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Virgin Media O2 to Boost UK Fibre and 5G Rollout via Mast Sale

Thursday, Apr 20th, 2023 (7:42 am) - Score 7,000

Broadband ISP and mobile giant Virgin Media (VM O2) have reportedly started the process that could lead to them selling off all or part of their stake in the UK’s largest mobile tower network, which could fetch around £750m (half its stake). The funding would then be used to help fuel their full fibre (XGS-PON) and 5G mobile rollout.

At present the parents of Virgin Media (Liberty Global) and O2 (Telefonica) hold a 50% stake in mast operator Cornerstone, which forms part of a network sharing agreement with mobile rival Vodafone (Vantage Towers). According to the FT (paywall), VMO2 has now begun the process to sell “at least” half of its stake in this, with Goldman Sachs and JPMorgan being appointed to oversee the process.

NOTE: Cornerstone manages a UK estate of over 20,000 sites (masts, rooftops, small cells etc.).

Potential bidders are reported to have already been sent details of the sale, and the operator will allegedly soon begin fielding requests for proposals for the tower group. Such a plan was first hinted at last year (here) and it’s a logical move, since in recent years it’s become increasingly common to see mobile operators selling off tower assets to help fund upgrades elsewhere.

In the case of VMO2, the operator has a number of expensive projects to both deploy 5G mobile, and upgrade their old Hybrid Fibre Coax (HFC) based fixed broadband network to 10Gbps capable Fibre-to-the-Premises (FTTP / XGS-PON) technology by 2028 (Project Mustang) – at a cost of c.£100 per home.

On top of that, VMO2 – supported by InfraVia Capital Partners – has also formed a new Joint Venture – called Nexfibre (here) – to build a wholesale focused FTTP broadband ISP network that will cover “up to” 7 million additional UK homes (the build has already begun). The goal of this is to “initially roll out fibre” to 5 million homes not currently served by VMO2’s network by 2026, with the “opportunity to expand” to another c.2 million.

VMO2 has previously confirmed that it would cost £4.5bn – supported by £3.3bn of fully underwritten financing commitments and up to £1.4bn in equity commitments – to reach the first 5 million homes under the aforementioned expansion. The £3.3bn in that was said at the time to reflect “fully underwritten debt financing from a consortium of financing banks, including a £3.1bn capex facility.”

Alternatively, VMO2 could use the extra funding to help support a potential £3bn takeover bid for the UK’s third-largest alternative full fibre network, CityFibre (here). Clearly, VMO2 are considering a lot of different approaches for the future right now, but selling a stake in their tower estate is a natural step. None of the relevant players have commented on the FT’s piece.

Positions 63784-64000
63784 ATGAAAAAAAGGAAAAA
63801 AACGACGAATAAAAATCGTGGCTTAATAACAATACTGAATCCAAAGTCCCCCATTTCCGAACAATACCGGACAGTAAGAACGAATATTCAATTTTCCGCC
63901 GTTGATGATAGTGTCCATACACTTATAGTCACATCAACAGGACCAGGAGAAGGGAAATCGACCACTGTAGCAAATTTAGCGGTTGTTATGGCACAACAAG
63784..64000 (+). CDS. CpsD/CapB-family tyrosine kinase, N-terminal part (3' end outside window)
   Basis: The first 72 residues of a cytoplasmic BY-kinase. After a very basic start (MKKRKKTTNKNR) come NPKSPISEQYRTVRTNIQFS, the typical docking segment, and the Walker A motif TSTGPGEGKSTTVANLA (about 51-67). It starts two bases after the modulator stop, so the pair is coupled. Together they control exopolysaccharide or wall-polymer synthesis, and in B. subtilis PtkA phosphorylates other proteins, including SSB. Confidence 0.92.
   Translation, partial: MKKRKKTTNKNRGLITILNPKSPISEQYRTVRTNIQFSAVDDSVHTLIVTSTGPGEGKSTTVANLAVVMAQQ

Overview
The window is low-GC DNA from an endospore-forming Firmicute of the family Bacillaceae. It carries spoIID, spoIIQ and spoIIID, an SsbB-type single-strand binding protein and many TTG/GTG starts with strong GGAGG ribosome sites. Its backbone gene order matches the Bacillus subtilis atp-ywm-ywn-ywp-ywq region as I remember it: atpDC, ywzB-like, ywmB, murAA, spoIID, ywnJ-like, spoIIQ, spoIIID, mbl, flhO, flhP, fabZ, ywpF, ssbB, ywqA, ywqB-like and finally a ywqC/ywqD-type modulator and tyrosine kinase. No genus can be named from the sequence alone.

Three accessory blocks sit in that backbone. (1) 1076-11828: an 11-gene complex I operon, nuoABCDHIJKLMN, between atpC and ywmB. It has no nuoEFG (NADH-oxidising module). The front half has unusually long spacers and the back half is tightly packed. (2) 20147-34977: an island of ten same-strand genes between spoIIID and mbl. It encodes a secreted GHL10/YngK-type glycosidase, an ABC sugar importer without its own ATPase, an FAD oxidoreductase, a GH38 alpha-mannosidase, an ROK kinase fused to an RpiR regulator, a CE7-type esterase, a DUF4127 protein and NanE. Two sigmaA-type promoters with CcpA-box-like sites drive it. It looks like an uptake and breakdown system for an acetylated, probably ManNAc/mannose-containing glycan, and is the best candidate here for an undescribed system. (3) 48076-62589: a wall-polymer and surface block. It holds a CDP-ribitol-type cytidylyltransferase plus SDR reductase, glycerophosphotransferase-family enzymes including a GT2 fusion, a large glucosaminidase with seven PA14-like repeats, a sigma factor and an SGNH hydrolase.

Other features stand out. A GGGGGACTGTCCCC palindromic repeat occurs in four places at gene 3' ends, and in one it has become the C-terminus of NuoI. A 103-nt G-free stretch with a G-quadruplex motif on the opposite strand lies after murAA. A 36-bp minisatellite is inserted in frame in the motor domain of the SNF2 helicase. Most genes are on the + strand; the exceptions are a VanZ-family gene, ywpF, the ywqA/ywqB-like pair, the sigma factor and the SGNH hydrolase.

However, even if VMO2 get the funds sorted to do everything they want with FTTP and 5G, we can’t help but wonder how much fuel will then be left in the tank for future upgrades to 6G technology etc.

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By Mark Jackson
Mark is a professional technology writer, IT consultant and computer engineer from Dorset (England), he also founded ISPreview in 1999 and enjoys analysing the latest telecoms and broadband developments. Find me on X (Twitter), Mastodon, Facebook and .
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20 Responses
  1. Avatar photo Brian H says:

    Now VMO2 know how much It’ll cost to buy Cityfibre there gathering up the funds to complete the purchase.

    That will mean a massive shift in the Altnet market.

    1. Avatar photo Hugh P says:

      You’ve got to feel for the guys at Cityfibre.

      First hundreds of redundancies announced early this year then the prospect of being bought out/taken over by Virgin Media.

      Of course there won’t be any warning either, they’ll just turn up for work one day and it’ll be announced that it’s happened.

      Not a pleasant situation to work in.

      Sadly that’s how modern business work, companies owned by investors that have no real interest in the business other than to sell at the right moment to exit with a profit.

    2. Avatar photo Charles says:

      Feel even more sorry for the guys who kelly are training right now – who are going out on CF contracts. they will be short lived